California Attorney Rahul Balaram Explains the Degrees of DWI

Explains the Degrees of DWI
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It doesn’t matter how careful a person is – if they consume alcohol and decide to get behind the wheel, there is always a risk that they can be pulled over and charged with a DUI or DWI if they are over the limit. If you find yourself accused of a DWI, it is vital to know that there are different degrees of a DWI charge. Ultimately, it may depend on how many previous convictions you have been charged with.

A DWI is defined as “driving while impaired.” With each level of a DWI, there are different punishments associated with it. Here, criminal defense attorney Rahul Balaram explains what to expect under each level of DWI.

Fourth Degree DWI

The lowest of the DWI charges is a fourth-degree DWI charge. To be charged under the fourth degree, an individual must have no other DWI violations within the last ten years preceding the existing charge. The individual being charged must have also consented to take a urine test or breathalyzer test. Additionally, there must have been no other factors determining additional charges while the arrest took place.

The charges for a fourth-degree DWI are misdemeanor charges and can result in up to 90 days in jail and/or a $1,000 fine.

Third Degree DWI

A third-degree DWI charge is possible if the individual charged has not been convicted of any other driving while impaired violations in the last ten years preceding the current charge. This charge may prevail if the individual refused to take a breathalyzer or urine test at the officer’s request. Typically, a third-degree DWI will be charged if aggravating circumstances apply at the time of the arrest.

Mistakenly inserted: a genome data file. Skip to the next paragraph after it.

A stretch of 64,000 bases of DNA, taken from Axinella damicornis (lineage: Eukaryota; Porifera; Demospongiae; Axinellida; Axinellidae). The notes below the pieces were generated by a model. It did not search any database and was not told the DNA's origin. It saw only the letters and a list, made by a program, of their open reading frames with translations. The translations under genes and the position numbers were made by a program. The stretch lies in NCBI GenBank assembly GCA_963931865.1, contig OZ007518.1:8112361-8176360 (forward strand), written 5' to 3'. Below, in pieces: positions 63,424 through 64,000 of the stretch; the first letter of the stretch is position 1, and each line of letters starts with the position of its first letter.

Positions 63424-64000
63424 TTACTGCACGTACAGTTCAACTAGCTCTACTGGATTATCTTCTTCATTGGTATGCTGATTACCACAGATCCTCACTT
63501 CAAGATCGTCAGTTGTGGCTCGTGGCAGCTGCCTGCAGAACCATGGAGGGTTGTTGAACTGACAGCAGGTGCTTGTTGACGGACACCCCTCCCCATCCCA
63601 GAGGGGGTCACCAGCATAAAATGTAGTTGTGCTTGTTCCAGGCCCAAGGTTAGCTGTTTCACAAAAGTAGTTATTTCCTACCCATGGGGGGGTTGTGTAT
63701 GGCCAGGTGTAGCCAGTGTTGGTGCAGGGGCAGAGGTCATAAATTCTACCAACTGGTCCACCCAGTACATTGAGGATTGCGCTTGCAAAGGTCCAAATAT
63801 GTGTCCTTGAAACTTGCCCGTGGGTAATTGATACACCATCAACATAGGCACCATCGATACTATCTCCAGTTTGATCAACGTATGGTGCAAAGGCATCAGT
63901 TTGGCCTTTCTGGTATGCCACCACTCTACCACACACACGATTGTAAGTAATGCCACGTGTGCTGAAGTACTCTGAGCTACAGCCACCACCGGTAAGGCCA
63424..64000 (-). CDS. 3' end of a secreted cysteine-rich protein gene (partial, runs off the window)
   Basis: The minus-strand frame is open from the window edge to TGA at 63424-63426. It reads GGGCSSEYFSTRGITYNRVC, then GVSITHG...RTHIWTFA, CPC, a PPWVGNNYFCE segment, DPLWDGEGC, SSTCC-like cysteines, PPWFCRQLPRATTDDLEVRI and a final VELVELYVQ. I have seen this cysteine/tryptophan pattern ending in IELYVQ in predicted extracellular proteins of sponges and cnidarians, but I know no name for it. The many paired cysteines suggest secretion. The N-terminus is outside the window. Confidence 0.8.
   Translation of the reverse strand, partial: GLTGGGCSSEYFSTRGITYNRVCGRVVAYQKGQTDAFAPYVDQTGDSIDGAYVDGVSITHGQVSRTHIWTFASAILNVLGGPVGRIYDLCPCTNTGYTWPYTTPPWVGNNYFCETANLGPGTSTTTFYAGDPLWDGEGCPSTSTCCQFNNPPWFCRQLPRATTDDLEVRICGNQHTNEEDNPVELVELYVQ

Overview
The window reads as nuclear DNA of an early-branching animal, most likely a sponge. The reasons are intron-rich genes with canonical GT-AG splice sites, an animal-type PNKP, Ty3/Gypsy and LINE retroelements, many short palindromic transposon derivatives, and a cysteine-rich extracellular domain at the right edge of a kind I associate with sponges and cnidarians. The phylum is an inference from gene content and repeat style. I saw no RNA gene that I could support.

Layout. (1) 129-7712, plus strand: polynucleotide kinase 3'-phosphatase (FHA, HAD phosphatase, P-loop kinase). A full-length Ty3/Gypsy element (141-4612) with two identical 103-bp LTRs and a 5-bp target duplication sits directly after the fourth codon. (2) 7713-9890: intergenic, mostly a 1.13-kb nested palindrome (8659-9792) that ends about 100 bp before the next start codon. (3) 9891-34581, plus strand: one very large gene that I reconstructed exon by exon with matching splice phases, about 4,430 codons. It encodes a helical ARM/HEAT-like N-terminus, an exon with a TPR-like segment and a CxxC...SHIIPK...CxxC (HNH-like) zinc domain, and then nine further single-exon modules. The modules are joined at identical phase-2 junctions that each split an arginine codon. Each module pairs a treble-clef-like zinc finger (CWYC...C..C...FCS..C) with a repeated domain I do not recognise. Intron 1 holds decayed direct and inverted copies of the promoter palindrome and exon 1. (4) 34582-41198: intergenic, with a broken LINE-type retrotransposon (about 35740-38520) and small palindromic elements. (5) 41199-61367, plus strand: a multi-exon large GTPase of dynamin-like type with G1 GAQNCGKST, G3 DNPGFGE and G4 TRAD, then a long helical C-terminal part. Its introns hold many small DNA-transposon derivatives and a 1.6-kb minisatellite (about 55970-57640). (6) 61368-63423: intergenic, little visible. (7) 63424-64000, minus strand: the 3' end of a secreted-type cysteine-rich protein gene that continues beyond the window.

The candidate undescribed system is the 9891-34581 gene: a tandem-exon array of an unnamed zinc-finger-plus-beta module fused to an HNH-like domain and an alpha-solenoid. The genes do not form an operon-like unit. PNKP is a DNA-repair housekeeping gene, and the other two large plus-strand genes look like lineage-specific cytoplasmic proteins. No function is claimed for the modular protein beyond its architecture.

The charges for a third-degree DWI are a gross misdemeanor and can result in up to one year in jail and up to $3,000 in fines. This conviction also tends to face a minimum mandatory jail sentence.

Second Degree DWI

If an individual being charged has had two other driving while impaired violations within the past ten years, they may be charged with a second degree DWI. Other circumstances in which a person may face this charge are if they were convicted of another DWI in the past ten years and refused to take a breathalyzer or urine test, or if that individual refused to take a test and had aggravating factors at the time of the arrest. Someone may also face a second-degree charge if two aggravating factors existed at the time of the arrest.

The charges for a second degree DWI are a gross misdemeanor and can result in up to one year in jail and up to $3,000 in fines. Police also hold the right to seize the vehicle used to commit the DWI.

First Degree DWI

If an individual has faced three prior DWI violations in the past ten years, they can be charged with a first degree DWI. They can also be charged if they have been accused of any prior felony or first degree DWI at any point in time. If they have had a previous conviction for criminal vehicular operation, they can be charged in the first degree.

The charges for a first degree DWI are a felony and can result in up to seven years in prison and up to $14,000 in fines.

About Rahul Balaram

Rahul Balaram worked as a Public Defender for Solano County for many years and has represented hundreds of clients. Most recently, he worked on the misdemeanor conflict panel representing indigent clients. Rahul can be contacted at the Balaram Law Office in Santa Rosa and is available for consultation by phone and text 24/7. He represents his clients with dignity, compassion, and competence.

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